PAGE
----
WHAT A DAY - ASTORIA 1990
On this day in 1990 FAITH NO MORE were in London returned to the UK Capitol for the forth time, unbelievably the third supporting their album THE REAL THING. They were on the aptly named 'Epic tour ' a run of shows to promote the release of their soon to become hit single. Little did they know that after these shows they would yet again return to Europe on the success of the single.
On this particular day FNM played the first of too sold out shows at THE ASTORIA. Here is a review of that show from NME magazine.
FAITH NO MORE LONDON ASTORIA
FAITH NO More's entrance turns into the kind of tangled, mangled disaster that Birdland probably lie awake at night plotting to instigate. Within 30 seconds of their arrival, the quintet are obscured by a posse of security guards pulling crushed punters
from the mosh pit tnadvertently allowing less endangered types the opportunity to claim their moment ot stage-romping glory.
The band continue pumping invisibly through the chaos until with staggering irony - the set grinds to a halt after 'Falling To Pieces'. It seems that the 'safety' barrier has collapsed, so while roadies and biz-types sandwich flight cases 'twixt stage and audience, the latter vent their frustration by directing a rousing chant of "You fat bastards!" towards the intrusive burly beefheads. Anarchy, eh? "F— the band, I just wannaseea riot!!!" screeches a fine, upstanding pillock of society. Mercifully, despite one's mild sense of satisfaction at witnessing such an exposure of The Astoria's abhorrent facilities, his wishes remain unfulfilled. Back on bounce the Faith boys, rifling through 'The Real Thing' and striving to live up to Guns N' Roses' assessment that Faith No More are top of the rock stakes, whatever that means.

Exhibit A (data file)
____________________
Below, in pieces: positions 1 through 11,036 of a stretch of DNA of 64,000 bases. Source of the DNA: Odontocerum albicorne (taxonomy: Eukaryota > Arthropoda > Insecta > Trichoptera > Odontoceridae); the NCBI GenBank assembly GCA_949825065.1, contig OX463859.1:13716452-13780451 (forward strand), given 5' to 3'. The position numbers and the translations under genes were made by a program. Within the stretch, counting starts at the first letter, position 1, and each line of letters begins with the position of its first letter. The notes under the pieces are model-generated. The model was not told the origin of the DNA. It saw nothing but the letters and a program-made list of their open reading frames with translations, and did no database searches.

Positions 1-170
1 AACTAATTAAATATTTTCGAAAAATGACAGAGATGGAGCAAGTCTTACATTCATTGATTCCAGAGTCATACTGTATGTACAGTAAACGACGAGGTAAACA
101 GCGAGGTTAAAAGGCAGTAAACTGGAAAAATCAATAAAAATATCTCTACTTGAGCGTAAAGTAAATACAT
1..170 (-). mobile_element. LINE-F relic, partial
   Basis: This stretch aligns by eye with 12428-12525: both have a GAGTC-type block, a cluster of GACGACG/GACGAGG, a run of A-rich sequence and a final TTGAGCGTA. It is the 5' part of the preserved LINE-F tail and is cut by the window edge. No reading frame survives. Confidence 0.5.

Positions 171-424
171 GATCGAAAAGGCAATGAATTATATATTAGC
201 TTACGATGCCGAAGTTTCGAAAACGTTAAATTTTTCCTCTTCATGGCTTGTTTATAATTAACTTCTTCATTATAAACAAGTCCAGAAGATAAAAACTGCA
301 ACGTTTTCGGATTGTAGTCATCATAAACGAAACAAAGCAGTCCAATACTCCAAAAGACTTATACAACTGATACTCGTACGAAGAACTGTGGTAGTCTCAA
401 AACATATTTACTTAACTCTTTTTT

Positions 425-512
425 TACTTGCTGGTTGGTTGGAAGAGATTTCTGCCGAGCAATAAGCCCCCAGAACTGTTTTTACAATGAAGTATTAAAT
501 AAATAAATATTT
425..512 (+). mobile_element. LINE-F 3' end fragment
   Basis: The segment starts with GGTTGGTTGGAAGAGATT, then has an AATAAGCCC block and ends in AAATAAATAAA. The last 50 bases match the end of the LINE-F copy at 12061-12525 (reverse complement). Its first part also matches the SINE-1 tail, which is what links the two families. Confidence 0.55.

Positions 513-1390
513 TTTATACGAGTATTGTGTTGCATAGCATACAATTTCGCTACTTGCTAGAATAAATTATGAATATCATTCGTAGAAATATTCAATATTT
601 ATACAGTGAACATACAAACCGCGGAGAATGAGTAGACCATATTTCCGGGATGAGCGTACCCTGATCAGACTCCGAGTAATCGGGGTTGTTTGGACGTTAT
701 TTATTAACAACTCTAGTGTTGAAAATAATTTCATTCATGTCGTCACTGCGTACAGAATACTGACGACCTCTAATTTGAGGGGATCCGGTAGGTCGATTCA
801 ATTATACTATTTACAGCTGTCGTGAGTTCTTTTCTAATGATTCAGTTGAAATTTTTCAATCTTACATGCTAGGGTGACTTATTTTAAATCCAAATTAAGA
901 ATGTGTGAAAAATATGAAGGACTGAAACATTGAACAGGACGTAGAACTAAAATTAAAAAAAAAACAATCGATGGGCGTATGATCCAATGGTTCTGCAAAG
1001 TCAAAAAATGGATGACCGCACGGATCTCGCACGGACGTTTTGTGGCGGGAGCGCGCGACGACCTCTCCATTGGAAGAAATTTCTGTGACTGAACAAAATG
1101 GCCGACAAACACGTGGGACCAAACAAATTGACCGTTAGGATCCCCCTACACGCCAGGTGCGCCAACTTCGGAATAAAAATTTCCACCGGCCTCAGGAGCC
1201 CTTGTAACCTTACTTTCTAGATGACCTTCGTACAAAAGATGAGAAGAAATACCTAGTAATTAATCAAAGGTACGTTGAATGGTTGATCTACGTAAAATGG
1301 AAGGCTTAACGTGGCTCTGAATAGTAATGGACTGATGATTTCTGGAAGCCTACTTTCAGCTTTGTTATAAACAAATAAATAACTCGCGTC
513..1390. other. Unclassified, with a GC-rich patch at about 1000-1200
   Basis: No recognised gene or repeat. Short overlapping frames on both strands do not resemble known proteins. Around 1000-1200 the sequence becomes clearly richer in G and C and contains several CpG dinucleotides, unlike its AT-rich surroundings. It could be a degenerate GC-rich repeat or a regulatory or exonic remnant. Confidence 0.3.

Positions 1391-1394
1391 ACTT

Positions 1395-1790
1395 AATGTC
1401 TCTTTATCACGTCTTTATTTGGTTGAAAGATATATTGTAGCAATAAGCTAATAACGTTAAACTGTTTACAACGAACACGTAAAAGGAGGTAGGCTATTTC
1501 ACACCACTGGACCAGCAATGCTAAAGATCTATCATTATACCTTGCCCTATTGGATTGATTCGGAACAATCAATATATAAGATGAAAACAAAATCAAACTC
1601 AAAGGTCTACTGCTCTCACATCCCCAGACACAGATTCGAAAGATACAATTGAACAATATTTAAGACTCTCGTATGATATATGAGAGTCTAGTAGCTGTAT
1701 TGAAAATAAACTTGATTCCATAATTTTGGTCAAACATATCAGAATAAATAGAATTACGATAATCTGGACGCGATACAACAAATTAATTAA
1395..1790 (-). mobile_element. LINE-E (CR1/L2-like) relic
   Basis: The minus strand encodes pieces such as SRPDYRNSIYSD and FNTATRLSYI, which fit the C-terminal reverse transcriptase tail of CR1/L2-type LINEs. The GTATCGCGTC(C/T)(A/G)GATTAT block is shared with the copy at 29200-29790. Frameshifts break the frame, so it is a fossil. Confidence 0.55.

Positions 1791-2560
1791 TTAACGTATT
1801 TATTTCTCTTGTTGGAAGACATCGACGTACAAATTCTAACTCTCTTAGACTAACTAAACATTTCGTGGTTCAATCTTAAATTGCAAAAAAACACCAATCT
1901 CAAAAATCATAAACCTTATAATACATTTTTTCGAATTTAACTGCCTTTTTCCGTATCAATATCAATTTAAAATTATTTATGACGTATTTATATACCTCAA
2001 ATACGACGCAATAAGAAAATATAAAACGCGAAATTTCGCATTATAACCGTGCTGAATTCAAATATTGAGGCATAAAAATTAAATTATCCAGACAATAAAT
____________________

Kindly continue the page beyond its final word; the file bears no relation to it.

For sure, FNM take a trip through Eclectic City, searching to master a bucking blend of generic charactertstics. Rock and rap
have always been perfectly-suited bed partners, going on cock counts and ego wank stains alone, and the San Francsiscans
grind together the disparate sounds with betltgerent ease. 'Epic' is the pick ofabluster-like bunch, a collision of snarls, flailing guitar from Jim Martin (looking uncannily similar to Roy Wood on hunger strike) and punishing aggression. 'Surprise! You're Dead'' lays with the grim corpse of grindcore, all speed and no room for weeds. 'Woodpecker From Mars' Is a bizarre ragbag of Instrumental Ideas, the grandiose keyboard patterns suggesting that Yes and Metallica can work together, against all wads.
So they've got a handful of brilliant titles. A barnload of whacked-out inspiration. A trickload of ruck-along tunes. Frontman Michael Patton may strut and swagger, but he raps like Falco and his farynx often falls to match his movements.
Ultimately, confused by their fusions, one has to appreciate their ricocheting adrenalin levels and blinding colours, but sod the hybrids. This is hyped-up, hypermarket rock 'n' roll, a sallvating, ambitious beast encaged by small relevances like predominantly white metal audiences and a victory for volume
over barrier-breaklng ingenuity. They kick hard, but all too often kick themselves In the shin. The future of rock? Faith No More will - deservedly - be giants. Pomp up the jam. __.
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